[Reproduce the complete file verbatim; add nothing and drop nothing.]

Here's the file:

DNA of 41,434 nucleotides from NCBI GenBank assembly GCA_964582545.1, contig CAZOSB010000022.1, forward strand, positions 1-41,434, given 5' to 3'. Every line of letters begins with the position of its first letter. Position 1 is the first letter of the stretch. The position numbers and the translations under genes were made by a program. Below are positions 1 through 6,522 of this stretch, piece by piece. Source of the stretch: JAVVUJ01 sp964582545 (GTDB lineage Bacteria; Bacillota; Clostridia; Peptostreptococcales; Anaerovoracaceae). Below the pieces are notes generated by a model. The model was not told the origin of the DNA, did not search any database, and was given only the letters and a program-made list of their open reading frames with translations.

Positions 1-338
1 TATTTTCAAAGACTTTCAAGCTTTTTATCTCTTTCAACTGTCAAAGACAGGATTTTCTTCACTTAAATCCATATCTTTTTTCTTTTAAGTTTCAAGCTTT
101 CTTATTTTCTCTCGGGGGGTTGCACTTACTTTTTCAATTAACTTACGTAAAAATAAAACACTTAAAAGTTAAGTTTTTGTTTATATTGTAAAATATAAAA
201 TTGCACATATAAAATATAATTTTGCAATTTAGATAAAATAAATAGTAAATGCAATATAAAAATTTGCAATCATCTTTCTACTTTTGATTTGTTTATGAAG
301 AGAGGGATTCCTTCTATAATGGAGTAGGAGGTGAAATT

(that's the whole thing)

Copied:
DNA of 41,434 nucleotides from NCBI GenBank assembly GCA_964582545.1, contig CAZOSB010000022.1, forward strand, positions 1-41,434, given 5' to 3'. Every line of letters begins with the position of its first letter. Position 1 is the first letter of the stretch. The position numbers and the translations under genes were made by a program. Below are positions 1 through 6,522 of this stretch, piece by piece. Source of the stretch: JAVVUJ01 sp964582545 (GTDB lineage Bacteria; Bacillota; Clostridia; Peptostreptococcales; Anaerovoracaceae). Below the pieces are notes generated by a model. The model was not told the origin of the DNA, did not search any database, and was given only the letters and a program-made list of their open reading frames with translations.

Positions 1-338
1 TATTTTCAAAGACTTTCAAGCTTTTTATCTCTTTCAACTGTCAAAGACAGGATTTTCTTCACTTAAATCCATATCTTTTTTCTTTTAAGTTTCAAGCTTT
101 CTTATTTTCTCTCGGGGGGTTGCACTTACTTTTTCAATTAACTTACGTAAAAATAAAACACTTAAAAGTTAAGTTTTTGTTTATATTGTAAAATATAAAA
201 TTGCACATATAAAATATAATTTTGCAATTTAGATAAAATAAATAGTAAATGCAATATAAAAATTTGCAATCATCTTTCTACTTTTGATTTGTTTATGAAG
301 AGAGGGATTCCTTCTATAATGGAGTAGGAGGTGAAATT